Intelligent Computer-Aided Instruction and Musical Performance Skills. CITE Report No. 18
This paper is a transcription from memory of a short talk that used overhead projector slides, with musical examples played on an Apple Macintosh computer and a Yamaha CX5 synthesizer. The slides appear in the text as reduced "icons" at the point where they would have been used in the talk. The paper concerns ways in which artificial intelligence techniques could be applied to enable computers to make some kind of useful input into teaching musical performance skills. The overall plan of the paper falls into three main parts, namely: "What should be taught?""How could it be taught?" and "Could it and should it be done?" A particular psychological characterization of musical performance is discussed as a means of answering the first question: what should teachers be trying to teach? The question, how could teachers teach it, then becomes a problem of finding a knowledge representation which both models these cognitive processes and is suitable for the teaching strategies desired. The question as to whether the proposal could be done is a matter of having the needed human and technological resources--and of stretching them to the limit in anticipation of future advances. As to whether it should be done, what is needed is a reasonable assurance that the research will make some useful contribution both to music education and to general design principles in compouter aided instruction. Design considerations for the technology for creating the appropriate environment to develop music performance skills are examined and practical implications of the human and technological resources used for computer design and for music education are explored. An appendix contains questions, suggestions, and answers that were raised in the original discussion, together with a short list of works referred to in the paper. (DB)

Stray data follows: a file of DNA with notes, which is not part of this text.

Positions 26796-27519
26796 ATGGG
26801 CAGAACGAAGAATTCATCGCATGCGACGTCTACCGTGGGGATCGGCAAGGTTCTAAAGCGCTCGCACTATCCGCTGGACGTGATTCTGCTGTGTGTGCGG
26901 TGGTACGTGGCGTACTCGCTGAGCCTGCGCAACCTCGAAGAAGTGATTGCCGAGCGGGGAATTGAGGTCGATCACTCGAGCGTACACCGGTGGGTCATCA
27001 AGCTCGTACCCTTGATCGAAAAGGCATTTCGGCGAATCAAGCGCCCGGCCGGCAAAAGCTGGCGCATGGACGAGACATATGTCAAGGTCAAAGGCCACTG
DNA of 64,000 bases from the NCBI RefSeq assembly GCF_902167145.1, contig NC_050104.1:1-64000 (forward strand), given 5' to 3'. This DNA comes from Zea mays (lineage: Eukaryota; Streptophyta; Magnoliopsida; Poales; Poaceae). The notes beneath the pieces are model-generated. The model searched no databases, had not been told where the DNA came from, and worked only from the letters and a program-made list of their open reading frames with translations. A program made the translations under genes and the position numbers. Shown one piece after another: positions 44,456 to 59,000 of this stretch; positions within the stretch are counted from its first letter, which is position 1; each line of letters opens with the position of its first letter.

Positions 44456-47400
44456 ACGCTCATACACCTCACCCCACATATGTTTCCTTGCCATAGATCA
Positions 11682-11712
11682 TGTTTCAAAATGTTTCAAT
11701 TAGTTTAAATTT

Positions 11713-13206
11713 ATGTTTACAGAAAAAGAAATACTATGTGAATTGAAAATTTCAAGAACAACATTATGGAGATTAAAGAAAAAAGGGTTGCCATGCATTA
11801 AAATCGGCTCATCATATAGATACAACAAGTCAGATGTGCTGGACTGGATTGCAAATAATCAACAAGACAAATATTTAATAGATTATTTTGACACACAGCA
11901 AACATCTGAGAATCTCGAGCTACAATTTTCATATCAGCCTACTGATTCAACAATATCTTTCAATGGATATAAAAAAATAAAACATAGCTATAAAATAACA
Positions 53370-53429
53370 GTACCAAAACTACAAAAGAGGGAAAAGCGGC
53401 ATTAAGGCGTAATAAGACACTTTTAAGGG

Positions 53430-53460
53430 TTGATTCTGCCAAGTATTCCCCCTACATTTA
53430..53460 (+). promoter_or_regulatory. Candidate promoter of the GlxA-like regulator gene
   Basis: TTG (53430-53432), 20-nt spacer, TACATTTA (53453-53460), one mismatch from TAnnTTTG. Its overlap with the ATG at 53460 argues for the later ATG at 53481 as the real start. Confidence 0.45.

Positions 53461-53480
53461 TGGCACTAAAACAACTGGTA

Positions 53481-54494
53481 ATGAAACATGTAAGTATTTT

Baker, M. Intelligent Computer-Aided Instruction and Musical Performance Skills. CITE Report No. 18.